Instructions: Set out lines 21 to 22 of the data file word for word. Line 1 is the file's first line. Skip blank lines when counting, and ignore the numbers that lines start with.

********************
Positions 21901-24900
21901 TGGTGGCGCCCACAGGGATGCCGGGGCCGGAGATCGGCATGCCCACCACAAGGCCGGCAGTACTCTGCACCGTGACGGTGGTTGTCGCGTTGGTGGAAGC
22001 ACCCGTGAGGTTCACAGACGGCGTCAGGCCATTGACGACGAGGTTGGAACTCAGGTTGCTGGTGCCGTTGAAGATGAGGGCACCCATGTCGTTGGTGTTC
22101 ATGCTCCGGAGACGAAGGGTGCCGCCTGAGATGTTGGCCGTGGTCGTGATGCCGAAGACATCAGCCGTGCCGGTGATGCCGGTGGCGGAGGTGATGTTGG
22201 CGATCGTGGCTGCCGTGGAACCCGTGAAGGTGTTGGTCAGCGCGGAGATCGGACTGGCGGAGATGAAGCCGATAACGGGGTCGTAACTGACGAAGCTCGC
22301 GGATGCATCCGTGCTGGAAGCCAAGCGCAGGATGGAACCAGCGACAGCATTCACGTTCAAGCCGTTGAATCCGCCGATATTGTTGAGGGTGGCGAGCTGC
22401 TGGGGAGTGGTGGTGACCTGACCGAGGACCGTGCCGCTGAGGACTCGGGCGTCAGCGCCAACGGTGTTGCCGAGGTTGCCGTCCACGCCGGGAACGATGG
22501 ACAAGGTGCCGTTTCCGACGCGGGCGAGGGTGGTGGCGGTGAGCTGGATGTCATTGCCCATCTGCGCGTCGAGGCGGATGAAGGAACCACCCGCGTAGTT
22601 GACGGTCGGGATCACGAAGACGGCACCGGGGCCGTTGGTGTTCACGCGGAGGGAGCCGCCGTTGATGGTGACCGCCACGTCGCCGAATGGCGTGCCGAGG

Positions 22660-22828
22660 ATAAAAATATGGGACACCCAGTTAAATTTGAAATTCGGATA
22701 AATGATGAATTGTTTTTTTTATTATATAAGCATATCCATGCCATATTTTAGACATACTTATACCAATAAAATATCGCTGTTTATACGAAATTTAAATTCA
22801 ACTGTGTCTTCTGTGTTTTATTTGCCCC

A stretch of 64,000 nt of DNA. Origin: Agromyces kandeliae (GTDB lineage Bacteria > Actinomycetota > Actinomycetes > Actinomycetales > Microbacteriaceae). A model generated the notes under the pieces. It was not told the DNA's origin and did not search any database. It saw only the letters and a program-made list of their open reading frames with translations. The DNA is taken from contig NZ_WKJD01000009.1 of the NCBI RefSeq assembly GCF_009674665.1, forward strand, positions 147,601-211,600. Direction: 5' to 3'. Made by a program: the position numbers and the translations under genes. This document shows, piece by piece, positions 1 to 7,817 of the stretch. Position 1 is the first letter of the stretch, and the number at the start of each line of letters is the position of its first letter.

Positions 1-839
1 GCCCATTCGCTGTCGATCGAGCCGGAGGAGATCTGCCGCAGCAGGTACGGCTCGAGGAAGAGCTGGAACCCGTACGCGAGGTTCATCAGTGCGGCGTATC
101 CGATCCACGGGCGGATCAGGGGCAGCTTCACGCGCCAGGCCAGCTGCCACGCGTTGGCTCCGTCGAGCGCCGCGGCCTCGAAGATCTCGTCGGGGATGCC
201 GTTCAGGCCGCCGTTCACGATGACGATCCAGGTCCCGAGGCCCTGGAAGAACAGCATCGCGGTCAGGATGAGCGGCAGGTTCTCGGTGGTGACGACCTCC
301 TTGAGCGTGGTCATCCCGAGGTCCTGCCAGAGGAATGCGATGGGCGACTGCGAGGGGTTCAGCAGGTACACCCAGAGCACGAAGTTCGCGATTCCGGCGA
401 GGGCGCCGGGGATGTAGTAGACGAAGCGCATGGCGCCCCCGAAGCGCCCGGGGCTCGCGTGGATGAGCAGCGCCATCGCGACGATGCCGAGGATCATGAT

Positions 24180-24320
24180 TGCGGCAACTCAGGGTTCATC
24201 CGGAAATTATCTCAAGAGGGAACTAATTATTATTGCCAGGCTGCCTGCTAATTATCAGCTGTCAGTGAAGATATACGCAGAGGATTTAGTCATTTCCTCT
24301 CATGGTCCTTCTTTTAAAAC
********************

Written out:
Positions 24180-24320
24180 TGCGGCAACTCAGGGTTCATC